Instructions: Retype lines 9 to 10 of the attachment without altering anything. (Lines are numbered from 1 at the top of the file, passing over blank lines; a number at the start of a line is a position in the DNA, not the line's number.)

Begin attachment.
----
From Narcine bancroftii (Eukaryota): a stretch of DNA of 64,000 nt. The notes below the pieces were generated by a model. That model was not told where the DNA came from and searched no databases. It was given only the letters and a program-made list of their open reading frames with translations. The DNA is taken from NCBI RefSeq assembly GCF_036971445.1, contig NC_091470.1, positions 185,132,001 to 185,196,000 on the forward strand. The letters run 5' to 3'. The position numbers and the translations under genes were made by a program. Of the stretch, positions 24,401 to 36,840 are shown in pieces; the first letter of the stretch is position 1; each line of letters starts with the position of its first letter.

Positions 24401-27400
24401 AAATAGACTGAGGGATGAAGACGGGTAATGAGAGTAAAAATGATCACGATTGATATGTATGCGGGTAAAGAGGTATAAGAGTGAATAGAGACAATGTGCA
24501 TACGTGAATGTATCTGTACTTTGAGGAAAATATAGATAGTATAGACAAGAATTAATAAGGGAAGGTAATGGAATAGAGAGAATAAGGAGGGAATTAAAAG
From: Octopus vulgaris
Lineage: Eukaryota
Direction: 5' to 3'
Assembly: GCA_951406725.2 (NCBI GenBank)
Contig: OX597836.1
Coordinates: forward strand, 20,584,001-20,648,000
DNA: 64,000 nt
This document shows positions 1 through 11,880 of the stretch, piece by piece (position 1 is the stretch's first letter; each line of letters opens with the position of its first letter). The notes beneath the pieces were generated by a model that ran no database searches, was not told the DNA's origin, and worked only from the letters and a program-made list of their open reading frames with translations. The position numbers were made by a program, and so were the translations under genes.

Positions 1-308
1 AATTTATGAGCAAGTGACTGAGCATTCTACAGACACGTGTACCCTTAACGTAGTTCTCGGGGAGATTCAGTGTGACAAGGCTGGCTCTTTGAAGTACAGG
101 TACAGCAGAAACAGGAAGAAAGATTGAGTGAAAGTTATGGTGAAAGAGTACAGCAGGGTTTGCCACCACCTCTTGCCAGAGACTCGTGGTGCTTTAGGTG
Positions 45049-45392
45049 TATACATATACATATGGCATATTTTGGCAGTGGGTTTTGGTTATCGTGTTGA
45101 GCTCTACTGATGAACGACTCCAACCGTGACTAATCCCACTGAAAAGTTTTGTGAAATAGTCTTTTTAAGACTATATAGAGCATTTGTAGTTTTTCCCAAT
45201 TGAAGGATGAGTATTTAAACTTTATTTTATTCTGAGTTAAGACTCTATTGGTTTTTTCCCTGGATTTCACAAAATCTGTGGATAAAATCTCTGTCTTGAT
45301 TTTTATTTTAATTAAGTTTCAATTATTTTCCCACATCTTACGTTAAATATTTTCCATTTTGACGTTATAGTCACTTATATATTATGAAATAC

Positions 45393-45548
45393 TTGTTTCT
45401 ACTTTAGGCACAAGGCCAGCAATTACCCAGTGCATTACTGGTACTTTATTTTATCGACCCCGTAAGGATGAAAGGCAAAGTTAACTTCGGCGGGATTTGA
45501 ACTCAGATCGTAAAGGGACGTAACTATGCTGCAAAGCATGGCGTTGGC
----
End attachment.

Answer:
Contig: OX597836.1
Coordinates: forward strand, 20,584,001-20,648,000